Monday, May 02, 2011

Savoring The Smoke

Spun Rose
—Photo by D.R. Wagner, Elk Grove

—D.R. Wagner, Elk Grove

Dear little lambs. They are not
Moving tonight. The moon
Holds them still, still as harp strings
And David will not sing tonight.

Cold beneath the stars, the hills
Dark then light then dark again,
Clouds shifting, rearranging how
The earth looks. And it was good
And he smiled but it was not for joy
But for the darkness and for his cloak
Wrapped close about his body

For he would be king and still
He could not complain and he
Could see the plains and his people
Wandering and finding food where
There should be none and going where
They were led and where a pillar

Made of fire would guide them through
The night.

Standing on a rock, not wanting
anything at all. Not wanting anything.


Thanks today to D.R. Wagner and Taylor Graham for continuing to "talk" to each other and Katy Brown; and thanks to Dillon Shaw, who sends us another "where there's smoke" poem. He writes that it was inspired by something I once read from Kurt Vonnegut. He said that he had smoked as a means of suicide, which he had stopped and become ashamed of. But he felt that all smokers were attempting to commit suicide, and I was inspired to write this poem.

Also posting on the Kitchen today is Rhony Bhopla, who writes: These poems are each inspired by individuals who donated to the National Alliance on Mental Illness. I pledged that for each donor, I would write a poem about them/inspired by them and submit them on the last day of National Poetry Month, and the day that the NAMI walk would take place—which was Saturday! We did it! $515 raised. Here is the link for your information:  Rhony's nine poems will be posted on the Kitchen throughout this week. What an original idea she had! Thanks for including us in the process, Rhony!


I savor the smoke, so ashy and dry
I remind myself it's the last one
Yesterday I smoked because I wanted to die
Today I stop because of my son
A cowardly way for a man to go
I recall it only with shame
The delicious poison lifted my woe
And promised a death free of blame
But today is the last sweetness I puff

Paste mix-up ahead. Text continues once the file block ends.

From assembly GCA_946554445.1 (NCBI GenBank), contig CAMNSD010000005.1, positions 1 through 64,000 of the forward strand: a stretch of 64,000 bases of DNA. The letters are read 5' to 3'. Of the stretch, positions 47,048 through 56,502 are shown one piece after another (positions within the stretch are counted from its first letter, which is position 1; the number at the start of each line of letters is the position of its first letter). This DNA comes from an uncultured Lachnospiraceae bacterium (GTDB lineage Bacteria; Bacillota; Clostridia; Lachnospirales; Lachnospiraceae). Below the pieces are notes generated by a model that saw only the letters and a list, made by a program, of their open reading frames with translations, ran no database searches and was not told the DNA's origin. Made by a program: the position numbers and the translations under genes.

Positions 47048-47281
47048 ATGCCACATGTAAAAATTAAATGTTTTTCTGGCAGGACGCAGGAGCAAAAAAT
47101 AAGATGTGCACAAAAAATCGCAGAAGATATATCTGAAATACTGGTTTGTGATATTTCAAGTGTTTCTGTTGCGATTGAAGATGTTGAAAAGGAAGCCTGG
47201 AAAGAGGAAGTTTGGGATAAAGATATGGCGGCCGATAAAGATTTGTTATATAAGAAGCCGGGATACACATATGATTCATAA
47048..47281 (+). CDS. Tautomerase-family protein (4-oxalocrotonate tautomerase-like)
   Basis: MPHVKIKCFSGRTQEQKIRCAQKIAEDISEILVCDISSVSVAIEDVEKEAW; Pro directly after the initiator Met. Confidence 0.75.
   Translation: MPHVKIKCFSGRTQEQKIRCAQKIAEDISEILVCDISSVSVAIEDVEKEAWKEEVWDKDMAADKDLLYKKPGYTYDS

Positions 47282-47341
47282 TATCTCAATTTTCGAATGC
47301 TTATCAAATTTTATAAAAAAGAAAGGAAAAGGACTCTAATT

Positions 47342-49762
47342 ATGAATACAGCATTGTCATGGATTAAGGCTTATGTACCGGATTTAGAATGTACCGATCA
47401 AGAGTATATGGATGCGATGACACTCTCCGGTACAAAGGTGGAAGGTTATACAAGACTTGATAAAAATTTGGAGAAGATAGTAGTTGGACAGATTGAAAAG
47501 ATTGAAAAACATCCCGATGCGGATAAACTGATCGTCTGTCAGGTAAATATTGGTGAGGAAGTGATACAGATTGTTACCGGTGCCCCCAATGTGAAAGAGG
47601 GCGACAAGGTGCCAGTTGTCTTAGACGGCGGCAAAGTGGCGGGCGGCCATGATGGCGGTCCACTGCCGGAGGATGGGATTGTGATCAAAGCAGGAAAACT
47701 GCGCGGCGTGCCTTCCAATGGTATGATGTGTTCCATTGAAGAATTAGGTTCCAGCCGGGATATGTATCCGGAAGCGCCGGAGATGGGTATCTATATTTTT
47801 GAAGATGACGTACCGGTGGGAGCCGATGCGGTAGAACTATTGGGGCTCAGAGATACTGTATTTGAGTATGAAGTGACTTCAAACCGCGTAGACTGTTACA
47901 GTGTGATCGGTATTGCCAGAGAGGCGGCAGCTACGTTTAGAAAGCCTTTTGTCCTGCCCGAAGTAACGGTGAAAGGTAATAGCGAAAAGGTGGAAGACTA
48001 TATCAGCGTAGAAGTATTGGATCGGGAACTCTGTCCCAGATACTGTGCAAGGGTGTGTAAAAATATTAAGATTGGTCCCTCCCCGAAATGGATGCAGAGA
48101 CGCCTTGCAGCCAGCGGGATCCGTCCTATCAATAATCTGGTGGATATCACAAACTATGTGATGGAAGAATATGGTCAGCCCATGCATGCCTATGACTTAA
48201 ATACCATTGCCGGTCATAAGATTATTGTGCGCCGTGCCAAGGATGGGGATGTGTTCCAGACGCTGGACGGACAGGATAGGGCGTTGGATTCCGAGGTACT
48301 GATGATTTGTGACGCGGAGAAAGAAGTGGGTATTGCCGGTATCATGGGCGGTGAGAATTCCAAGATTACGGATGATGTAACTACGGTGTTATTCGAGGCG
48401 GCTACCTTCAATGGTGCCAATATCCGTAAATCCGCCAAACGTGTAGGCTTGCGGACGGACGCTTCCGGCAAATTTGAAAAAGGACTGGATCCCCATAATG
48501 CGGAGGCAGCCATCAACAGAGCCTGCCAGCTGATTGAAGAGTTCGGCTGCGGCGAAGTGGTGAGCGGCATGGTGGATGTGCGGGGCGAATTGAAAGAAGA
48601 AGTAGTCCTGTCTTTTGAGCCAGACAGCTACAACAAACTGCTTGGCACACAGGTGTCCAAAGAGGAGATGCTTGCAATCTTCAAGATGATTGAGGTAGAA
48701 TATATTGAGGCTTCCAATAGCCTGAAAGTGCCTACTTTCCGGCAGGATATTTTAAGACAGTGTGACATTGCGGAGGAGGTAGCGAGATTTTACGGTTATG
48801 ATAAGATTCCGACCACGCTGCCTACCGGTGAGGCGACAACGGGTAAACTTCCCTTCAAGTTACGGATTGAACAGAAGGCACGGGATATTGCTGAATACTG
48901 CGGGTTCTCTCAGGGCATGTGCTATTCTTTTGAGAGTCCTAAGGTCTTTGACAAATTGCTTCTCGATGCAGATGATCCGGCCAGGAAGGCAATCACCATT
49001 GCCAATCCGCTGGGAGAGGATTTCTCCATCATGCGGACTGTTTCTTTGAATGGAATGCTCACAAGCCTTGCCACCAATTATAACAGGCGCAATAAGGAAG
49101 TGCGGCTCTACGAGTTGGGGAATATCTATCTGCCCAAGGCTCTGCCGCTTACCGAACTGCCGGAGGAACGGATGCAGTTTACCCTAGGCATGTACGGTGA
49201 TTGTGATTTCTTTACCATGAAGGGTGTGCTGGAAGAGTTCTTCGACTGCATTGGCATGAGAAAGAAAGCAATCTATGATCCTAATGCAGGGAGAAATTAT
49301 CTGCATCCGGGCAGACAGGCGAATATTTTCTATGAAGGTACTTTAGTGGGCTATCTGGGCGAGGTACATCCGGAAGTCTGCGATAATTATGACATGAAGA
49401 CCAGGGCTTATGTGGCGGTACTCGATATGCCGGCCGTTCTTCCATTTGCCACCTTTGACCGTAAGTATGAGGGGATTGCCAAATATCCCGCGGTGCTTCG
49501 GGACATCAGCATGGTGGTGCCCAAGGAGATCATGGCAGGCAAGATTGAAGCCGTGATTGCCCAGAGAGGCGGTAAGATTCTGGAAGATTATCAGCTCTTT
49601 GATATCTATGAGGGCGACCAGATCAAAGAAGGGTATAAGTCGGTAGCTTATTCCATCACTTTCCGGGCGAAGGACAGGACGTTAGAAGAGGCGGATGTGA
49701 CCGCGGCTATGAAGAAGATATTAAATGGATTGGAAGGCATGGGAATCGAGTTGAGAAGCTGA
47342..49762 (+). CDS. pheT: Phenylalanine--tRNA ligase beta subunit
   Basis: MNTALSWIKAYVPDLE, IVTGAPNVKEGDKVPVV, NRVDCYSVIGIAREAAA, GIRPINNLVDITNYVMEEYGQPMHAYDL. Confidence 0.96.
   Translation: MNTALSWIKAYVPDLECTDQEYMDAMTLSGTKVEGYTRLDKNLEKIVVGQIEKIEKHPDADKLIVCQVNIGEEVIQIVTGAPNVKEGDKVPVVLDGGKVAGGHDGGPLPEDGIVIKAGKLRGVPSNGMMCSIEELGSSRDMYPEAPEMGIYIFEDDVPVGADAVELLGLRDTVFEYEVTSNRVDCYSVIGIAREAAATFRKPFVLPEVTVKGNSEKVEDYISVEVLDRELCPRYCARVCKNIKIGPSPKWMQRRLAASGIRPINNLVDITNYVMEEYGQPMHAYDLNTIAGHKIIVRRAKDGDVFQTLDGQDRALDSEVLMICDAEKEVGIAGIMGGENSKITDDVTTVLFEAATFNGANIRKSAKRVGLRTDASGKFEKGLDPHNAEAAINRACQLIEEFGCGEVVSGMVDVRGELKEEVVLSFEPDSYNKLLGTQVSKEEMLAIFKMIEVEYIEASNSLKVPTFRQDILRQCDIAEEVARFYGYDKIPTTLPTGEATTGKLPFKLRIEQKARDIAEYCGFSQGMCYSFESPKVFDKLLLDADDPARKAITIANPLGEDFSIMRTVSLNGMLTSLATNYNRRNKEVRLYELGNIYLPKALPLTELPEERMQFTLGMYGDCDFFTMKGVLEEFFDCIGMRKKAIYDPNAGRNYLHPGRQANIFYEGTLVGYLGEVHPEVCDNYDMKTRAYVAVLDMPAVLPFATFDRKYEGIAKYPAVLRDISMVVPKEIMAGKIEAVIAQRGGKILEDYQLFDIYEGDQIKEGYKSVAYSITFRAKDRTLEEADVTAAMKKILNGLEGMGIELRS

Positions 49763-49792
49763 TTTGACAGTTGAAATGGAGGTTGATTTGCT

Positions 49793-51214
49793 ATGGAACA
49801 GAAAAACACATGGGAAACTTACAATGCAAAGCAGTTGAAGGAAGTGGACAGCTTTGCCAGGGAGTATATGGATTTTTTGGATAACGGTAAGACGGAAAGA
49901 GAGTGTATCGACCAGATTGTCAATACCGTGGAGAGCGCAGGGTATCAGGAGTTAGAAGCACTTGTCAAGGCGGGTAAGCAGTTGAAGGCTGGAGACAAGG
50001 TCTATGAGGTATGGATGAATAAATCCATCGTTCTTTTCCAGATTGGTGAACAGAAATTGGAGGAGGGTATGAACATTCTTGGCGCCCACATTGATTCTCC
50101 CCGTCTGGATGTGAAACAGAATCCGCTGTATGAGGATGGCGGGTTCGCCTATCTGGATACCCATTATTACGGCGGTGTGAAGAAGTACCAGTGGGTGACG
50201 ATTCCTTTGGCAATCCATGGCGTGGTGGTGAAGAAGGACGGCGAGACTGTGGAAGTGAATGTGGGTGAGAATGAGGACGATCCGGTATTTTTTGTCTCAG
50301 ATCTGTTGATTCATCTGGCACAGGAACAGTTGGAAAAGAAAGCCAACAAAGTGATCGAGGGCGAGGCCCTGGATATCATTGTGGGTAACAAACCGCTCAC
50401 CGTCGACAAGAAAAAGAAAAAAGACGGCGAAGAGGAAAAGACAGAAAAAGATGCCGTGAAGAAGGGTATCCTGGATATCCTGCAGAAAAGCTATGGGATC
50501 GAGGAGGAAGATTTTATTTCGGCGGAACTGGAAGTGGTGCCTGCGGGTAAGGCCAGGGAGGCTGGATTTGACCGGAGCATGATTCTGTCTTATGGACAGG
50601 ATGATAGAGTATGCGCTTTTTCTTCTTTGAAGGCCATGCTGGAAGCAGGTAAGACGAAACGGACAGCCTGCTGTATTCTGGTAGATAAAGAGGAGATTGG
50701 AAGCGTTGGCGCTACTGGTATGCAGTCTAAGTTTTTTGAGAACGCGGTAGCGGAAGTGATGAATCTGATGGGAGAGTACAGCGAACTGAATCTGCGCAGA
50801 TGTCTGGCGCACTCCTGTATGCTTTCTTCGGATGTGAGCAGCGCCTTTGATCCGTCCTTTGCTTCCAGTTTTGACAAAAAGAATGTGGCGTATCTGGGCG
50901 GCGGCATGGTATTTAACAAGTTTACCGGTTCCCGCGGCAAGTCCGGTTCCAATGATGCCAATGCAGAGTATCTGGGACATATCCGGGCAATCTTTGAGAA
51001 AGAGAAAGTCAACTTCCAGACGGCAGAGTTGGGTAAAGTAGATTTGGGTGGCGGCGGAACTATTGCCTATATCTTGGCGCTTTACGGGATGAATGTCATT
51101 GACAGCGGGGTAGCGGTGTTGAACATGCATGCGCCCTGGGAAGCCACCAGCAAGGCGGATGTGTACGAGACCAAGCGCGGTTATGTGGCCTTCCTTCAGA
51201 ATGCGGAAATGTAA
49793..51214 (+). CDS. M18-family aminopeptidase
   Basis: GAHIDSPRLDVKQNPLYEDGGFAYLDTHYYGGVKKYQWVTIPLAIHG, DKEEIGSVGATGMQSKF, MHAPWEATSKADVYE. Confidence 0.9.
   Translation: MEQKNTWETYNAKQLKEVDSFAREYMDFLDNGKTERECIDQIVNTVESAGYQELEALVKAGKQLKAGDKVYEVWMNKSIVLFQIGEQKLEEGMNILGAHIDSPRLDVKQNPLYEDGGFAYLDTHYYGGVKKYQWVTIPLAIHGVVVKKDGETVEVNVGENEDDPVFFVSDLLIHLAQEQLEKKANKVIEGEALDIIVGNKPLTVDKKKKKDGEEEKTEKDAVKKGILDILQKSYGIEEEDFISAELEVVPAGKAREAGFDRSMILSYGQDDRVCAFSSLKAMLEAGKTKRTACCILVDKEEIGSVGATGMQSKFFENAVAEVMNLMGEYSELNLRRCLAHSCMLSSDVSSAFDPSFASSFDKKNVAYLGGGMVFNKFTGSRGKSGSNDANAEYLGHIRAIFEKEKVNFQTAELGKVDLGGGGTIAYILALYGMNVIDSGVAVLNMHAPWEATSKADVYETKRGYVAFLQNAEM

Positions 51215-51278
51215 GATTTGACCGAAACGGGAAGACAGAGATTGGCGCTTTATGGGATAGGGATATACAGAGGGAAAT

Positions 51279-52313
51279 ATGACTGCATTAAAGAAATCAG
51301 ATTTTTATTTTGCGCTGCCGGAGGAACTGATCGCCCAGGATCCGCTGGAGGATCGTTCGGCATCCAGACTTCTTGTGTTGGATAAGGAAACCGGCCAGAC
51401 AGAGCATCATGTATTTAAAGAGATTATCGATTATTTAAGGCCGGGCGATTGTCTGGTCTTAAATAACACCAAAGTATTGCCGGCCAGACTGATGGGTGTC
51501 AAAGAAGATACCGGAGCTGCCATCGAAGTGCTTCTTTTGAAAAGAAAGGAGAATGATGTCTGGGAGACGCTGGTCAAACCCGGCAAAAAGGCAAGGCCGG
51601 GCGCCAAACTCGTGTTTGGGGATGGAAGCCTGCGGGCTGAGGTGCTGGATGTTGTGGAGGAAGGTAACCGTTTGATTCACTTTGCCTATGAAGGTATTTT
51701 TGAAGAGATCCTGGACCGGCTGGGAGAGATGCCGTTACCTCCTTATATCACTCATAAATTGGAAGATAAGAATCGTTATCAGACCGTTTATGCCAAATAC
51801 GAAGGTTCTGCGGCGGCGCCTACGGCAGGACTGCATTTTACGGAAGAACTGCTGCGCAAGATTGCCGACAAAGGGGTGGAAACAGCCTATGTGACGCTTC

For I now have a child to rear
Living is hard but it is enough
To have beautiful new life grow near

—Dillon Shaw, Davis



until you have breathed in
her lines or taken a brush
against the red hair that
humbles sweet mango thread
and presses the soul
out of you.

You do not know her
until she lets you understand
that as a mother,
she will not tolerate your
uneven buttons, your misdirected
advice, and your tall vision of
your stout self.

You do not know a poet
until the final word is sung
and then she creates a poem
about the last word on earth
that emerged after its millionth

Infinity is not enough
to know a poet.
If she allows you to
walk with her, just hang your
head low. Do not disturb
which you do not know.

—Rhony Bhopla, Sacramento


—Rhony Bhopla

The dancer looks from
left to right,
moves her head in the
form of a geometric

She walks with
bells around her
ankles, wondering
if she could sleep with
kohl-lined eyes.

Time has come
little girl.
You no longer have to
follow, but lead
the rhythm
shredding the grass
with your footsteps.


—Rhony Bhopla

You are a thousand miles
still with me is your laughter
your silly finger foods
and the tea aroma that
you create when the
children are asleep.
We giggle like
sisters thinking
that we are alone,
but the moon has always
been watching over us
knowing when it was
to draw the curtain
of dreams.


—Taylor Graham, Placerville

You leave this place, its paradox of stone:
man's faith in earth-ribs vaulted to the skies,
and then the rock erodes, the temple lies
in ruins under sand. The sea-winds moan,

elemental. Water, earth, and air own
this sainted spot, sands shifting as you rise
to leave the place. Its paradox of stone,
man's faith in earth-ribs vaulted to the skies.

You came to see the church of Piran, sown
like rock on water. Did it vaporize,
or turn to sand that mocks the seeker's eyes?
What's left is wind when all the birds have flown
and you have left this paradox of stone.


Today's LittleNip: 

I'm a stutterer. Words fascinate me. I've had to have six synonyms ready at all times while talking, because if I know I'm going to stutter, I can make those interchangeable shifts.

—Richard Condon



Big Frog
—Photo by D.R. Wagner